Valerie P. O'Brien
Ph.D. – Washington University in St. Louis, 2017
Postdoc – Fred Hutchinson Cancer Center, 2018 – 2023
Currently Accepting Students
Bacterial-driven tissue remodeling
Chronic bacterial infections are common at a variety of body sites, such as the stomach, bladder and lung. Although a healthy immune system should clear infections and prevent recurrent episodes, some bacteria can subvert host immunity and establish long-lasting infections. Chronic bacterial infections can trigger maladaptive tissue remodeling, directly resulting in other diseases such as epithelial cancers. My research program investigates this paradigm using clinically relevant mouse models coupled with studies of human samples to mechanistically dissect maladaptive tissue remodeling caused by chronic bacterial infections.
My primary model system is gastric cancer, most cases of which can be attributed to stomach infection with the bacterium Helicobacter pylori (Hp). Hp elicits inflammation that drives gastric tissue changes, leading to cancer. Because Hp infects half the world, gastric cancer is one of the most common cancers globally, but how chronic Hp infection and inflammation cause gastric cancer is not well understood. My research program leverages bacterial and immune profiling, scRNA-seq, therapeutic interventions and complementary studies in mouse models and human samples to yield critical insight into how and why Hp is able to establish chronic infection that maladaptively remodels the gastric tissues to cause disease. Our long-term goal is to develop new host-targeted therapies for gastric cancer.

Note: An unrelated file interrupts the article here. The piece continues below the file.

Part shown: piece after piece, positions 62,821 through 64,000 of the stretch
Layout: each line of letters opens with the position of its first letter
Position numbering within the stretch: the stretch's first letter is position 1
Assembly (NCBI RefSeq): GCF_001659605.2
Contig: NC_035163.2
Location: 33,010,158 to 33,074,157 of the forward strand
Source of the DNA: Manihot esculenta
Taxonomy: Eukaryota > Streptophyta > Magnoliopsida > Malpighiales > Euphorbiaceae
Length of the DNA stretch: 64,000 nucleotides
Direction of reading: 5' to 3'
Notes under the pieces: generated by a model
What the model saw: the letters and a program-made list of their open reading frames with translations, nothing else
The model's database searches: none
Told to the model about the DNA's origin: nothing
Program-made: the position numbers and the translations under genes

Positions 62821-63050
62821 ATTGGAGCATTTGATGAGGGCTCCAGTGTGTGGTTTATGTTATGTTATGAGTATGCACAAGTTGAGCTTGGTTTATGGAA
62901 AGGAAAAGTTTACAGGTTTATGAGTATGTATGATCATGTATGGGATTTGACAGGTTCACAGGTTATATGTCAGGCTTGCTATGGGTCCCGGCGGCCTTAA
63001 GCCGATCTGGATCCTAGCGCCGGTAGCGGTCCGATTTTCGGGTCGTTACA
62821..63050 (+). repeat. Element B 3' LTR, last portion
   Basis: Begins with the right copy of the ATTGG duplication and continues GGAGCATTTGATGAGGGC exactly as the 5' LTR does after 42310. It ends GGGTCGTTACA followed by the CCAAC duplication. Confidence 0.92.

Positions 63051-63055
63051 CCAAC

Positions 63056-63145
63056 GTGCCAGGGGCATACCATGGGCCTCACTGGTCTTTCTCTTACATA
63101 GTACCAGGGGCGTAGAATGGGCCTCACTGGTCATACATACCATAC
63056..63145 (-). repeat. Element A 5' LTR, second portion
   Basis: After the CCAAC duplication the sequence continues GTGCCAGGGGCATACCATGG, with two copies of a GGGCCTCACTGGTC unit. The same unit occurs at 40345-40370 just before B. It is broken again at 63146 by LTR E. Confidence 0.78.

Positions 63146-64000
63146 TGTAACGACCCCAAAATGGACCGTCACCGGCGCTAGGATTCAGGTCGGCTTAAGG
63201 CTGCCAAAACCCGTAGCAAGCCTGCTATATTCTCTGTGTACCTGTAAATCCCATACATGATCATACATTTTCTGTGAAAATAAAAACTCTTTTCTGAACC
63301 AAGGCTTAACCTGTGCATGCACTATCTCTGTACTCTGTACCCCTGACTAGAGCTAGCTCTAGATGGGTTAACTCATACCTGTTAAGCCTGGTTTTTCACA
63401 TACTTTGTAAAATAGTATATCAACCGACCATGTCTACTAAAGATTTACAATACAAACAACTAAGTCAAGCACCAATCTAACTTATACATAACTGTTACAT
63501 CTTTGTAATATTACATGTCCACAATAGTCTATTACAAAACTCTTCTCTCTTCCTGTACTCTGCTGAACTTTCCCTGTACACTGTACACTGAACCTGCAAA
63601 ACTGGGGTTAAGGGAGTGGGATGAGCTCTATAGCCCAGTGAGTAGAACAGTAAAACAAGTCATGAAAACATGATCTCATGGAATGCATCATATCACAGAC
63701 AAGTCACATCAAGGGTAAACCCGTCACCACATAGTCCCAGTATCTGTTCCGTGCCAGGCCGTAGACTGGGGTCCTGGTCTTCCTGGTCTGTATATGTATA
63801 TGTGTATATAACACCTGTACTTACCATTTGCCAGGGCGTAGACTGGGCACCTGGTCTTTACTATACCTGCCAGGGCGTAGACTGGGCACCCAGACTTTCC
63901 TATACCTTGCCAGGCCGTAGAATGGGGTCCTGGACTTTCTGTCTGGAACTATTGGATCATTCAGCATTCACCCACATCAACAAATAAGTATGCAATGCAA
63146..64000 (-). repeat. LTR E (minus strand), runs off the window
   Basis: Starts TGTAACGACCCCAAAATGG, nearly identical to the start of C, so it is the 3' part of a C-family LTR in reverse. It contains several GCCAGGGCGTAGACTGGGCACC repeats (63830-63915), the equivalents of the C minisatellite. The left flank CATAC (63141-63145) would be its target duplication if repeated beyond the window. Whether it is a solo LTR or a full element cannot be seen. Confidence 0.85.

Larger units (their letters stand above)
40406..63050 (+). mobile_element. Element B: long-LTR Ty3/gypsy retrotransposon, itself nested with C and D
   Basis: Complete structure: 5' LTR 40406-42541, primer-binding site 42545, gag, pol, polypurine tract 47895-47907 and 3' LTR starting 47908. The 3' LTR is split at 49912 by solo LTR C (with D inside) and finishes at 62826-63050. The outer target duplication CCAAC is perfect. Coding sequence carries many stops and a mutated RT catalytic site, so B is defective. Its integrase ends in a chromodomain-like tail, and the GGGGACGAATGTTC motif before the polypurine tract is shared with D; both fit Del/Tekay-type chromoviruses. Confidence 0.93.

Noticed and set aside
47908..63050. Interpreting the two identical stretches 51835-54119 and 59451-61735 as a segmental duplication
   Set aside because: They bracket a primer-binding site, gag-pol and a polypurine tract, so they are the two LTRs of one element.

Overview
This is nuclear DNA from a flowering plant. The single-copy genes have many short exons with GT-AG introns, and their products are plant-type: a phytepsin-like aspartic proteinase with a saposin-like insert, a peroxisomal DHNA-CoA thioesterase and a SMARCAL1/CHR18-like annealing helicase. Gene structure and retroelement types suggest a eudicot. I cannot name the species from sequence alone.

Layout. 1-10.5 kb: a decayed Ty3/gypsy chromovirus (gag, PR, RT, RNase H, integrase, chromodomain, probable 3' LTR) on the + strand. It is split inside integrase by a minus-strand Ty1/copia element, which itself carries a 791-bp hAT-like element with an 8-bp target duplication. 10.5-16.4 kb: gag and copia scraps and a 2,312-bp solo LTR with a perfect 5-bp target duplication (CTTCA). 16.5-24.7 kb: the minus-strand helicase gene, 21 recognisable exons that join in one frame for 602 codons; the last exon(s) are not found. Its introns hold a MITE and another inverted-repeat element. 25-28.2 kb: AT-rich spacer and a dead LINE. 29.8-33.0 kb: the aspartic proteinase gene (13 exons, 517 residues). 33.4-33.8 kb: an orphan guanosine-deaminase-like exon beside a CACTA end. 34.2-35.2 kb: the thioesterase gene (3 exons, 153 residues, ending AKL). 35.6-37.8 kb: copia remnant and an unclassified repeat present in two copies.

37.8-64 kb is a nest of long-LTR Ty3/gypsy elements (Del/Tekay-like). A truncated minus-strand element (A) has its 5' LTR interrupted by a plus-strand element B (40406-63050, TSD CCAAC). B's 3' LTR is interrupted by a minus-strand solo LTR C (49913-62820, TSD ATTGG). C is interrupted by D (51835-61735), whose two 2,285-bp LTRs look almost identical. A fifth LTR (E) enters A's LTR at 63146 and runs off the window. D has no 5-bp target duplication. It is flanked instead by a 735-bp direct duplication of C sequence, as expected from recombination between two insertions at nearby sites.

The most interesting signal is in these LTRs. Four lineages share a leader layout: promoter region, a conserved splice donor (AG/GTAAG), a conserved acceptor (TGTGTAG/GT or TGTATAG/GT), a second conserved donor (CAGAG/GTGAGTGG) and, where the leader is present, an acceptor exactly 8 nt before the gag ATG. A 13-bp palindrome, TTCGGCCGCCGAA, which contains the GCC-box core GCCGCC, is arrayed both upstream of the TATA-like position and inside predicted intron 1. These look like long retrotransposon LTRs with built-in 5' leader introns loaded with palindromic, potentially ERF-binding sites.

NIH/NCI K99/R00 Pathway to Independence Award (PI: O’Brien), K99CA263036
O’Brien VP*, Jackson LK*, Frick JP, Rodriguez Martinez AE, Jones DS, Johnston CD, Salama NR. Helicobacter pylori chronic infection selects for effective colonizers of metaplastic glands. mBio 2023 e0311622. *Equal contributors.
O’Brien VP, Koehne A, Dubrulle J, Rodriguez AR, Leverich CK, Kong P, Campbell JS, Pierce RH, Goldenring JR, Choi E, Salama NR. Sustained Helicobacter pylori infection accelerates gastric dysplasia in a mouse model. Life Science Alliance 2020 4(2):e202000967.
O’Brien VP, Dorsey D, Hannan TJ, Hultgren SJ. Host restriction of Escherichia coli recurrent urinary tract infection occurs in a bacterial strain-specific manner. PLOS Pathogens 2018 14(12): e1007457.
O’Brien VP, Hannan TJ, Yu L, Livny J, Roberson EDO, Schwartz DJ, Souza S, Mendelsohn C, Colonna M, Lewis AL, Hultgren SJ. A mucosal imprint left by prior Escherichia coli bladder infection sensitizes to recurrent disease. Nature Microbiology 2016 2:16196.
Complete list of Dr. O’Brien’s publications at NCBI: link